Unpacking myths about housing development in the Bay Area

By Julia Foote

The nine-county Bay Area, currently home to 7.7 million people, is projected to add another 2 million new residents by 2040. Such growth comes with opportunities for innovation, vibrant communities, and a sustainable urban consolidation of people and resources. However, the growth of the Bay Area has also brought up legitimate concerns such as displacement, water scarcity, traffic, and threats to local control over development. It ultimately raises the question: can the region support this growth, and can it do so sustainably and equitably?

In this discussion I often hear folks turning to a rather controversial question: how we can stop population growth in the Bay Area? The fact of the matter is that it is highly unlikely that demand to live in the Bay Area will ease any time soon, given a booming economy and changing lifestyle preferences that favor urban areas. I would argue that a more productive question to ask as both environmentalists and socially conscious residents is: how do we plan for and accommodate this growth in the best possible way? For us at the Sierra Club, that means in the most equitable and sustainable way. We want to take a solutions-based approach to such concerns.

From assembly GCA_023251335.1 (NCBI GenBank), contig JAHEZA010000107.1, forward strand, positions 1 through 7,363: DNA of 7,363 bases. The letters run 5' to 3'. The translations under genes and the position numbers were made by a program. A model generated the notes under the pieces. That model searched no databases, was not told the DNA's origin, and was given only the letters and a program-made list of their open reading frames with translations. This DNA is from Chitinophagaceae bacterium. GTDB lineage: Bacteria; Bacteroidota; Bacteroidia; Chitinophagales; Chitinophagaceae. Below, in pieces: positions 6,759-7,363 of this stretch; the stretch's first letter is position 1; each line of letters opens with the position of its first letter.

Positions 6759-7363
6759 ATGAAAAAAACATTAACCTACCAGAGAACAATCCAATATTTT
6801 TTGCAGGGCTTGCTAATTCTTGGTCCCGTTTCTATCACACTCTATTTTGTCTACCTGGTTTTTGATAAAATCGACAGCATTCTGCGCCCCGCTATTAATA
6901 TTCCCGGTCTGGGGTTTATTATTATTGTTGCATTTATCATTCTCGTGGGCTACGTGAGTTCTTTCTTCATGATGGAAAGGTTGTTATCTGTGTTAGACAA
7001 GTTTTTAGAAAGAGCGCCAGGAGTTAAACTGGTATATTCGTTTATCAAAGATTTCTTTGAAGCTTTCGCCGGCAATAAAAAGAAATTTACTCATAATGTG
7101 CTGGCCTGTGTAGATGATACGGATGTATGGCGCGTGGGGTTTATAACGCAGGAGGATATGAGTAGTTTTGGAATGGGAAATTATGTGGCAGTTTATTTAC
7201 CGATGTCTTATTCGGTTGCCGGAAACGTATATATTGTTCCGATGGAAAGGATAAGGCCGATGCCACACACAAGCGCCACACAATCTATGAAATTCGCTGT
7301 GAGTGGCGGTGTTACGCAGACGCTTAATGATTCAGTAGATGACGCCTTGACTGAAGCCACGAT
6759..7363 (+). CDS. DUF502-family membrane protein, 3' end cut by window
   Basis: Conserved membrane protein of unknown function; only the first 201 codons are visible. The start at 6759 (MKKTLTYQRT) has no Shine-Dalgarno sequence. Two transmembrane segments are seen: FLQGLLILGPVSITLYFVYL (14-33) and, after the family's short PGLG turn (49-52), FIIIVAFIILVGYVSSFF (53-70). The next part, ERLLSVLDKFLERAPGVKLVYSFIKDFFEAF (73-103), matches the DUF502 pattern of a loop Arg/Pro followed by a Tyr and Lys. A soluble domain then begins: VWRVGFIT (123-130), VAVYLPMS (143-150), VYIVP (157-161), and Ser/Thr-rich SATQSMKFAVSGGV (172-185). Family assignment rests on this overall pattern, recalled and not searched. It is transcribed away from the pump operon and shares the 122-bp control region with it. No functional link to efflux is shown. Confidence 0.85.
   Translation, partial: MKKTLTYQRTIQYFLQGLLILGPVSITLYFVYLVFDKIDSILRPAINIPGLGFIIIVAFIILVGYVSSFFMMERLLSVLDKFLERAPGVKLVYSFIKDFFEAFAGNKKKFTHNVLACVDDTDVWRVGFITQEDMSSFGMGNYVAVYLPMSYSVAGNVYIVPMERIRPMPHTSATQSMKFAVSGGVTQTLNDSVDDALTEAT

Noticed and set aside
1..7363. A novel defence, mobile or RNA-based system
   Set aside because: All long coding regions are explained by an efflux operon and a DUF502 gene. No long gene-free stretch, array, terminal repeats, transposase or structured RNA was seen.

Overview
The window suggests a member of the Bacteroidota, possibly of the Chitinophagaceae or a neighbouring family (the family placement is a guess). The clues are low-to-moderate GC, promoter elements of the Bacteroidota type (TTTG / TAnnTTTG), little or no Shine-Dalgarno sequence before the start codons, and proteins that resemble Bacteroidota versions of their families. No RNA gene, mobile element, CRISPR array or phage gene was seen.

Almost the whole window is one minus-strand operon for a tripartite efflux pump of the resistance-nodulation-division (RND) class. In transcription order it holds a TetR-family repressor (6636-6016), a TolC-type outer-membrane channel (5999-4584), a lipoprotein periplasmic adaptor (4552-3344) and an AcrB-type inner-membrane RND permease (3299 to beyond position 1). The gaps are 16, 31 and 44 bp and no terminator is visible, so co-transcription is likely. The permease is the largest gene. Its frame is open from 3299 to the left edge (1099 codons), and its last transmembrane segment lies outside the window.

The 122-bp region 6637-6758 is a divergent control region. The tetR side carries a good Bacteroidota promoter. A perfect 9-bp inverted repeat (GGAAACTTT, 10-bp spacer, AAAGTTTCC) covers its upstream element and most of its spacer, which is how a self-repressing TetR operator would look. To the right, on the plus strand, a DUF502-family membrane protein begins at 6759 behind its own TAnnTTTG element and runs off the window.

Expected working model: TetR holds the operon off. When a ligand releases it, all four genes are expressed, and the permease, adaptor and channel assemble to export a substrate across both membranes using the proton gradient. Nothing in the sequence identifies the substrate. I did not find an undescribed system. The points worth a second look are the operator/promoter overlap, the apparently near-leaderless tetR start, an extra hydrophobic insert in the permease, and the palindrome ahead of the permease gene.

When planned well, compact urban areas allow for human populations to live much more sustainably than they would in sprawling suburbs. Building densely in infill areas not only helps preserve open space and the ecosystem services it provides, but it also allows us to conserve resources and energy because they are used more efficiently in dense areas. People living in cities have a much smaller ecological footprint. Adding density in existing communities that are already equipped with infrastructure like utility lines, police and fire protection, schools, and shops eliminates the financial and environmental costs of expanding those services out to sprawling communities.

Myth: Traffic Will Get Worse

A major concern about adding more housing to our communities is traffic. However, compact urban design can actually reduce driving because it makes for more walkable neighborhoods and brings together the concentration of population required to make public transportation feasible. Traffic congestion in the Bay Area is so bad because of a jobs-housing imbalance in many cities; that means there are either too many jobs and not enough housing, or too much housing and not enough jobs. That imbalance causes many people to have to commute to work, often in cars when areas are not well served by public transit.